At FarmTech last month, the membership of the Alberta Wheat Commission passed a resolution to explore the possibility of one governance structure with the Alberta Barley Commission.
Alberta Barley passed a similar resolution at its AGM in December.
The exploratory process shouldn’t be clouded by turf wars on the employee side of things since the two organizations actually share all of their staff, and have since January 2018. Sharing staff saved farmers $410,000 for fiscal year 2018-19 — money that can instead be spent on research, advocacy and extension to increase producer profitability.
In November, I attended a regional meeting for the two organizations where Tom Steve, general manager for both, acknowledged the cost savings associated with amalgamating the governance structure won’t be as noticeable, since board function is more of a variable cost than a fixed overhead cost.
Our provincial commissions including wheat, barley, pulses and canola should — and do — work together and speak with one voice on the issues that the producers of these crops have in common, both to be more effective and to save money. I believe the sharing of staff between Alberta Wheat and Alberta Barley is a great example of this.
So is Team Alberta — the name given to the shared government lobby efforts of the two cereal commissions as well as Alberta Pulse and Alberta Canola. Staff and board members from all four organizations develop policy and response to government activities, and travel together to present these views in both Edmonton and Ottawa.
FarmTech, CanolaPalooza, grain-grading courses, and many other extension events are another example of the four commissions working together to increase producer knowledge and improve farming practices.
So as positive as I feel about the commissions working together, you might be surprised to read that I am not in favour of merging these commissions — I’m even a little surprised myself that I feel this way.
My concern mainly is with diversity of voice and representation on the boards. Right now there are 11 board members for Alberta Wheat and nine for Alberta Barley. That’s 20 minds and voices to contribute to improving the world for wheat and barley farmers in Alberta. A joint commission would knock that number down considerably.
If Alberta farmers went even further down the road and formed an all-crops commission — as is under serious consideration in Manitoba — we would go from 44 representatives on four commissions to much fewer.
I know it can be difficult for commodity boards to attract and retain elected representatives. However, I think reducing the number of leadership positions is the wrong approach.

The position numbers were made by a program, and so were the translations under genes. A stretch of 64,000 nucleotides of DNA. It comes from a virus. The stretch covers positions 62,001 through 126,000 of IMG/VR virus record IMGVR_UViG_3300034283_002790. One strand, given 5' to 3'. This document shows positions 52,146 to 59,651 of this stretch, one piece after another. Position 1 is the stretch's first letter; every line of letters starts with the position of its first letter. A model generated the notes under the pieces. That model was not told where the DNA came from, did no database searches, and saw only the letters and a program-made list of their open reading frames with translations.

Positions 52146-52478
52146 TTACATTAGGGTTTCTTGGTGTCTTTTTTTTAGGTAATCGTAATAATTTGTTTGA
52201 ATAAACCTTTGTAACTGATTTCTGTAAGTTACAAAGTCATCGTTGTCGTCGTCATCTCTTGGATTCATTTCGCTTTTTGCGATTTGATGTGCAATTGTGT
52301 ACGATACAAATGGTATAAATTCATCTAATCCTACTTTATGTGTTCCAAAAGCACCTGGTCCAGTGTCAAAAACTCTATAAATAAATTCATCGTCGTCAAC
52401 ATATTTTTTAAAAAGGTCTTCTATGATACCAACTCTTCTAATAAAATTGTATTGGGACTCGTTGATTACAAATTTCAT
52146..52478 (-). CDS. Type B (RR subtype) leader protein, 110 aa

Instead, we need to work to make the roles more appealing and perhaps less overwhelming to a more diverse swath of farmers. If we have fewer board seats, we will have fewer opportunities to draw new and under-represented voices to the forefront of farm policy.
I also believe that the more crops an organization represents the more removed farmers will become from making decisions on the agricultural issues of the day.
Directors on the four existing commissions can drill down into matters of trade, agronomy, legislation and research related to their respective crop type. If the same directors now need a working knowledge of multiple crop types, their knowledge will necessarily become higher level and they will become more dependent on staff expertise.
Now, I’m not proposing that commissions should have ‘working boards’ — I believe they should still function as a policy board with the staff doing the implementation.
But I believe policy is best set by those who have a deep knowledge of the issues. And I’m not disparaging the wealth of experience that commission staff bring to farm groups. We would be lost without them. However, decisions still need to be made by those with a vested interest in the outcomes — farmers. The bigger the portfolio, the more bureaucratic the organization will become by necessity.
Manitoba is proposing to deal with some of these challenges by having committees represent different crops. This might be a good solution for that province’s farmers, but I don’t think it’s practical in Alberta where the growing region stretches from High Level to the U.S. border.
It’s great to see the four Alberta crop commissions in a healthy place both financially and culturally.
They are working together for the good of Alberta farmers and I heartily endorse further exploration of ways they can collaborate to conserve resources and produce better results.
However, I don’t think we would be well served by reducing the number of commissions or board seats we currently have. We need to maintain all the opportunities we have for the grassroots voice of producers to be heard.
– Sarah Hoffmann is a grain farmer and manager of Alect Seeds near Three Hills.